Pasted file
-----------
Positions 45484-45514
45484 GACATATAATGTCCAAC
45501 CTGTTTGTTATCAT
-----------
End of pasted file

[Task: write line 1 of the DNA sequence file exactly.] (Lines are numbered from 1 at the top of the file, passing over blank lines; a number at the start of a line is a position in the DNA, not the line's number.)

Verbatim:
Positions 45484-45514